Come the Revolution!
For two weeks we had been preparing for retreat, and on retreat. For at least a week we had not looked at the daily paper, nor listened to the radio (and this is not an editorial “we” but means the whole CW crowd here in New York and on the farm). Then the other night, Teresa and Marjorie and I were preparing for bed.
“What’s happening in the world,” we wondered idly, and asked Teresa to turn on the radio.
“…free our noble comrade, Earl Browder…war for democracy…war for religion…traitors like John L. Lewis, the isolationist…” etc., etc., etc. And, then to cap the climax, “This is WXYZ, Jersey City”–Frank Hague’s domain!
The revolution is indeed upon us, and we had better prepare to go underground. There are a few good wine cellars in this house, odorous and clean. Down at the farm we have a root cellar, very damp, which we can convert into a priest’s hole.
Quiet and Peaceful
But most of our Mott Street neighbors don’t know about it as yet. Katie goes on selling plums and pears and finocchi, zucchini and escarole. Next door the men out in front sit and play cards. The Chinese go on selling shrimp two doors down, and the good spaghetti in the basement restaurant next door bears witness to a placid and untroubled mind. The church bells still ring, beginning at six and going on at intervals during the days until seven-thirty for night prayers; there are still holy pictures painted on the wall of the butcher shop around the corner. September 19th will be the Feast of San Gennaro, and we will look and feel like a stage setting for Cavalleria Rusticana, rather than Ten Days That Shook the World. Strange, the revolution is really going on, just as we really are in a state of war, and it behooves us to continue our revolution within the revolution with a renewed vigor.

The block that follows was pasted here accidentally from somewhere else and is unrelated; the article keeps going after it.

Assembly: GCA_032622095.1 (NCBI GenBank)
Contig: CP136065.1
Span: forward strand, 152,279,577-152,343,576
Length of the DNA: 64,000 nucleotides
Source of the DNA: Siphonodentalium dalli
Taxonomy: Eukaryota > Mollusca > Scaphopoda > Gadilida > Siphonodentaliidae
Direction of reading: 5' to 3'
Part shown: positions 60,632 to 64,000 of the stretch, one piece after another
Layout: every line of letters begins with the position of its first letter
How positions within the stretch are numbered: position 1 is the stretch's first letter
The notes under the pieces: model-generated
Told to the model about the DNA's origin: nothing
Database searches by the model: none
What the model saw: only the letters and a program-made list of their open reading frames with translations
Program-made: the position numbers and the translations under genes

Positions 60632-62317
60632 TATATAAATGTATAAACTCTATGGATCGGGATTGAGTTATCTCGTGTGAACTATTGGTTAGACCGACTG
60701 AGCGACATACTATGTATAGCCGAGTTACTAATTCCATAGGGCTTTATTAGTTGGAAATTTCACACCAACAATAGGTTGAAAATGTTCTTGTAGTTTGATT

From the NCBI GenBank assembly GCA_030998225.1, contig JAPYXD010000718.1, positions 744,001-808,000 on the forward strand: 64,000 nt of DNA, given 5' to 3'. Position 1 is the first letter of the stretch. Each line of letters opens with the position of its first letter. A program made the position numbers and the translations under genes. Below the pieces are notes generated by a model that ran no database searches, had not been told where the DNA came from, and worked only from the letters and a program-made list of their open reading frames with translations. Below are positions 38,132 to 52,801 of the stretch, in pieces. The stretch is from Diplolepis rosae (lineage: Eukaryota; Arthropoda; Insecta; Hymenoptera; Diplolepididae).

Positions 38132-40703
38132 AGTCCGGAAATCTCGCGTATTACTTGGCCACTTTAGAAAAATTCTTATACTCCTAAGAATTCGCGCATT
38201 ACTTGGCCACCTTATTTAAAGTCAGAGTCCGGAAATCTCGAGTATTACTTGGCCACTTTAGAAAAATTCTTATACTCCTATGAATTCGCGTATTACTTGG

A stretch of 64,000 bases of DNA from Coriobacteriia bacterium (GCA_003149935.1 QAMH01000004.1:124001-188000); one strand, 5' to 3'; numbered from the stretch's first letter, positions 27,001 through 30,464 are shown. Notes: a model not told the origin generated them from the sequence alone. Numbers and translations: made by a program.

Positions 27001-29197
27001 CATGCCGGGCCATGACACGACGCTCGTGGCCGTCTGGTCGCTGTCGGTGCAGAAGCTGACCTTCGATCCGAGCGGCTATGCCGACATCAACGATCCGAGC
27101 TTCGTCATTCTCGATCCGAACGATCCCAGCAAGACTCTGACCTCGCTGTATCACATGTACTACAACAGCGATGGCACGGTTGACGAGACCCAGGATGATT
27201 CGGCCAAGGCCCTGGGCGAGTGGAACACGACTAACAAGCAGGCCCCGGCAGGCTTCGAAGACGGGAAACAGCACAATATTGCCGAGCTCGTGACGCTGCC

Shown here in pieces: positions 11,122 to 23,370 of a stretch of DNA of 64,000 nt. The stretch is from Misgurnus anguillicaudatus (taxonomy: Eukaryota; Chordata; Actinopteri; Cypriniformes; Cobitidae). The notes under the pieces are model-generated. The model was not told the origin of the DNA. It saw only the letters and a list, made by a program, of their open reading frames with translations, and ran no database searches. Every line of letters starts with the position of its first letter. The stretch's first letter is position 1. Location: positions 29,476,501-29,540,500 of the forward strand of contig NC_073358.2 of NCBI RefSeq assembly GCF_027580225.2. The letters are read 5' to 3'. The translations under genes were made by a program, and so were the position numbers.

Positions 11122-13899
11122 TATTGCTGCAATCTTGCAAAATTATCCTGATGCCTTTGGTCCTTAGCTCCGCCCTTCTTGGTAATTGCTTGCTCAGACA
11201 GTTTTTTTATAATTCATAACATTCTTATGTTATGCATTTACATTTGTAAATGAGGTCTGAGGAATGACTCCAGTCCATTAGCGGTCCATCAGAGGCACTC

The great news of the month is the retreat (not a retreat from revolution), held as usual the last week in August at the Catholic Worker farming commune at Easton. For the benefit of our non-Catholic readers, a retreat is a retreat from the world, for a little space only–a retiring to a desert place to renew oneself, to meditate and to pray, and to listen to conferences.
Father John J. Hugo, of Pittsburgh, who is starting another series of articles with this issue, was the retreat master. Our readers may remember his articles on the farm page of the CW some years ago.
This event is the most important work in our lives during the year, since it gives us strength and energy and light for the coming year. It is a week of complete silence and prayer, and most of the retreatants kept the silence. No reading is permitted save the New Testament, and there are five conferences a day, of one hour each, followed by fifteen minutes of mental prayer. The day began with a sung Mass, and, thanks to the leadership of Mary Louise Probst, we all did very well. We had comfortable chairs, at least more comfortable than the backless benches we had had the two previous years; and these were the loan of Father Holahan, our pastor, to whom we also go for many other needs. Sister Peter Claver and Father Magee from the little Syrian parish in Easton also helped with the materials needs for the Mass for sixty-five people all through the week.
Food for the Body